Behaviour · Communication · Sensory Integration · Uncategorized

Octagonal Awareness

Photo by Kyaw Tun on Unsplash

Those involved in teaching and caring for children and adults with exceptionalities are familiar with sensory processing challenges. Heightened or even diminished sensitivity to stimuli reaching the five senses of hearing, sight, touch, smell and taste cause either avoidance or seeking of certain sensations. Often, occupational therapy (OT) is recommended for sensory integration – a common route to help individuals cope with their sensitivities.

Some examples of sensory processing issues include:

  • Excessive preference for particular textures of clothing or food.
  • Experiencing a panic attack when the school bell rings.
  • Or in contrast, having no response upon hearing a fire alarm.
  • Covering eyes when faced by bright lights.
  • Anger at getting a waft of a certain scent.
  • Hitting, screaming, throwing tantrums or isolating oneself in reaction to an unpleasant feeling.

While it is common for most of us to have a preference or dislike towards certain sensations, it is the level of discomfort the sensitivities cause to a person’s life and mental health that warrants concern. It is believed that the neurological pathways in the brain are different in people with sensory processing issues.

More recently, researchers are pointing towards humans having EIGHT senses and not just the five as we traditionally believe. This may come as relief to those experiencing sensitivities and might help make further sense of their symptoms.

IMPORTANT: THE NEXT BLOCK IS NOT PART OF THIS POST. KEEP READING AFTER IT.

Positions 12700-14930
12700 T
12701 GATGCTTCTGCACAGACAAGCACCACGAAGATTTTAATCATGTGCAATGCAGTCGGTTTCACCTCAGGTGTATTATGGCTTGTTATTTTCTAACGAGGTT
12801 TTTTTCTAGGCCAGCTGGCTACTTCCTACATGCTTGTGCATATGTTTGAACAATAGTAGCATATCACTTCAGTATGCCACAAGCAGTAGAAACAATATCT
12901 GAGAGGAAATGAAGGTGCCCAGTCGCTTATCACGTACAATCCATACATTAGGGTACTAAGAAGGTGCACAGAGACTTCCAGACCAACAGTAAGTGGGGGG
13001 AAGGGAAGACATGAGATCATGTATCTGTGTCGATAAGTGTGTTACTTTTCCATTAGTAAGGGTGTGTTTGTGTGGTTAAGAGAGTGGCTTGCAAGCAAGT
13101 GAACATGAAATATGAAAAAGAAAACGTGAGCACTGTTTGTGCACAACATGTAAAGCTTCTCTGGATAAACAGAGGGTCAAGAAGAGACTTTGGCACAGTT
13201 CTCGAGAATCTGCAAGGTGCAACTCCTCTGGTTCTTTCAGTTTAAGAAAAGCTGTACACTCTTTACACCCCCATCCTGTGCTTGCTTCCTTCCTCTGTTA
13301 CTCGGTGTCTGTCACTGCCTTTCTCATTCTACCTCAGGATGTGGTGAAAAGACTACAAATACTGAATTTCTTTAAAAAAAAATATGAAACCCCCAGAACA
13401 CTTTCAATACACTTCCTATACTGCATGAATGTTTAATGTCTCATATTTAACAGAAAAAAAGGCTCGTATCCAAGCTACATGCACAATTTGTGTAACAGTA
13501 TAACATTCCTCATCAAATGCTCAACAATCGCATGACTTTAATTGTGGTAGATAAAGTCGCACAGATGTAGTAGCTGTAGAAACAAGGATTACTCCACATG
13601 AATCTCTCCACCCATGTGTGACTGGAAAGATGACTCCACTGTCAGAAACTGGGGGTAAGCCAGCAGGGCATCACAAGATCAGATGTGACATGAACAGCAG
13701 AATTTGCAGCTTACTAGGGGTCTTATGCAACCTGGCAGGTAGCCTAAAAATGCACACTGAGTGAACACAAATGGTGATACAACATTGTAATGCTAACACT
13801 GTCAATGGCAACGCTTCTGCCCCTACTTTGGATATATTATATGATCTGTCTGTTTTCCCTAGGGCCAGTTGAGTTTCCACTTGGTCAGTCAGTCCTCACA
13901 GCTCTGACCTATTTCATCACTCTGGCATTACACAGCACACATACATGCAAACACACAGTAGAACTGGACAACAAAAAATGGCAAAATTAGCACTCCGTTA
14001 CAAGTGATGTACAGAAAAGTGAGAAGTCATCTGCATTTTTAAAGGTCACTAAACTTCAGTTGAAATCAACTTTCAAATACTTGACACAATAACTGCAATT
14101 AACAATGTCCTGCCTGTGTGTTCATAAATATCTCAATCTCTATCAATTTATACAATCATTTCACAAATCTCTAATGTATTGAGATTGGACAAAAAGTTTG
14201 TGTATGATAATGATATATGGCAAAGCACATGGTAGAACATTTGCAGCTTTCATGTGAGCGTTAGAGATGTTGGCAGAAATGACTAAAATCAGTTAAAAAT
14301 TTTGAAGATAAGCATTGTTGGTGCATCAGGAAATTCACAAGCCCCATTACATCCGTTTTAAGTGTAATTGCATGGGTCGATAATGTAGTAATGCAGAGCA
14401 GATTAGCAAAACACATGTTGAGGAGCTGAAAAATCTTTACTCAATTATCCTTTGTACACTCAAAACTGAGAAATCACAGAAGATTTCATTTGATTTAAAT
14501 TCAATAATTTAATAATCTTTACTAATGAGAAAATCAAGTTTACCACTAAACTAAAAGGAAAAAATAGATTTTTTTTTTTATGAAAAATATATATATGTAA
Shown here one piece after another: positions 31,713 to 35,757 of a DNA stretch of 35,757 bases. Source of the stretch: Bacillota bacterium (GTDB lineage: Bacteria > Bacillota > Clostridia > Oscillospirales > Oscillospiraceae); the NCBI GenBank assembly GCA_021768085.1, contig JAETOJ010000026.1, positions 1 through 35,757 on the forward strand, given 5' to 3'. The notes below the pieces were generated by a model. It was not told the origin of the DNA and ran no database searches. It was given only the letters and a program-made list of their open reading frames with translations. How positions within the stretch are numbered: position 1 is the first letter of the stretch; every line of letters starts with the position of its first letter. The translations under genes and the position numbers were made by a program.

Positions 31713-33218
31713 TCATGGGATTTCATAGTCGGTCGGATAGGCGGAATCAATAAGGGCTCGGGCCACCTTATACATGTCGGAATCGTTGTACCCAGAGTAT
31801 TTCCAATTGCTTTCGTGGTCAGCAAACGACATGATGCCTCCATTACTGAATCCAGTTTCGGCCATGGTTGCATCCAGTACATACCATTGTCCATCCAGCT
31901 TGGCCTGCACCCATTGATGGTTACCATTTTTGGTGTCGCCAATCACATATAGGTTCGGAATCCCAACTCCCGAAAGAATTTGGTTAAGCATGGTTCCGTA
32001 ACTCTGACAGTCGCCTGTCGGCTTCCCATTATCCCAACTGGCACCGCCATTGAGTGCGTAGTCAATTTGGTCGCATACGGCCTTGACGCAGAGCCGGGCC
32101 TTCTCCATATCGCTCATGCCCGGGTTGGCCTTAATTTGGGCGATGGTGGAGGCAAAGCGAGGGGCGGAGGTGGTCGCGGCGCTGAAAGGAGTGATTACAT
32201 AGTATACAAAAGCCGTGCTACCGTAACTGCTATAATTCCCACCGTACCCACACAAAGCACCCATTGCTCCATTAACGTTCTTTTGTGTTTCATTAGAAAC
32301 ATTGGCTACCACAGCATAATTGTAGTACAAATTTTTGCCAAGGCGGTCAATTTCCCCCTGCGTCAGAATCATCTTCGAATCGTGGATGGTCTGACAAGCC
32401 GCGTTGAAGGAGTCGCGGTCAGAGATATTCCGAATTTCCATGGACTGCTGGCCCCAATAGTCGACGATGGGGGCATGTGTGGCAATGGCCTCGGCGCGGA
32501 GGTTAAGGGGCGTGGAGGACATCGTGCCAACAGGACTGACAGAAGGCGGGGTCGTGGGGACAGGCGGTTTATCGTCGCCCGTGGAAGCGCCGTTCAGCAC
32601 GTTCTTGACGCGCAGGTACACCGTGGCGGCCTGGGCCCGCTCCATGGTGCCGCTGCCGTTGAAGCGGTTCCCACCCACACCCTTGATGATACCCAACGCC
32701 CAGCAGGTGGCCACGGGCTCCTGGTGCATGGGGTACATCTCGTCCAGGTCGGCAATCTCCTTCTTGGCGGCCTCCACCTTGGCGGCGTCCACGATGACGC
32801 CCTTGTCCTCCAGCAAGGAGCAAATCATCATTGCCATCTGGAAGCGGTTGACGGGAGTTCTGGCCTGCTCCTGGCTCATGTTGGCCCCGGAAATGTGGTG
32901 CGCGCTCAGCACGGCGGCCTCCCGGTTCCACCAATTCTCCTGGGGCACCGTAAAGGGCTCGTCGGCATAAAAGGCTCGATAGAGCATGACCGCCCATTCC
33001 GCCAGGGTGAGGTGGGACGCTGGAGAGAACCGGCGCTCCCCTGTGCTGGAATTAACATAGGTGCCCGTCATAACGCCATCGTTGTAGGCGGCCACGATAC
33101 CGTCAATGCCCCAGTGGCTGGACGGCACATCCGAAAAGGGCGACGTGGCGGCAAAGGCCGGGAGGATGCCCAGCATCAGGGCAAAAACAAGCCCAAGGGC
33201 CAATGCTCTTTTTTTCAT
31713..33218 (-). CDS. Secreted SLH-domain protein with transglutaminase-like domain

The additional three senses are the vestibular, proprioception and interoception systems. The vestibular and proprioception systems are common in therapist circles. The concept of interoception is the unexpected guest.

The vestibular system relates to our sense of balance and movement. It guides our position and orientation in space and helps us stay upright.

The proprioceptive system relays information to our brain about how we perceive the movement of our joints and muscles. Feelings of body weight, muscle mass and joint rotations fall under the realm of this system.

Leave alone the sixth sense, we are now in the presence of the eighth sense. Interoception is often neglected and relates to the inner physiology or our sensation of internal organs. It detects feelings of hunger, thirst, elimination, heart rate, respiration etc.

There is increasing knowledge about the eight senses and the role they play in those with sensory processing problems. However, research is compounded by the relativity of each person’s experience and the sheer perplexity of ‘making sense’. People also avoid discussing abstract sensory experiences for fear of dismissal and mockery.

It has never been easy to verbalise our sensations. It is all the more difficult for those challenged with learning, developmental and intellectual issues. This only highlights the need to be more sensitive, compassionate and understanding towards those whose struggles are hard to make sense of.

 

 

 

 

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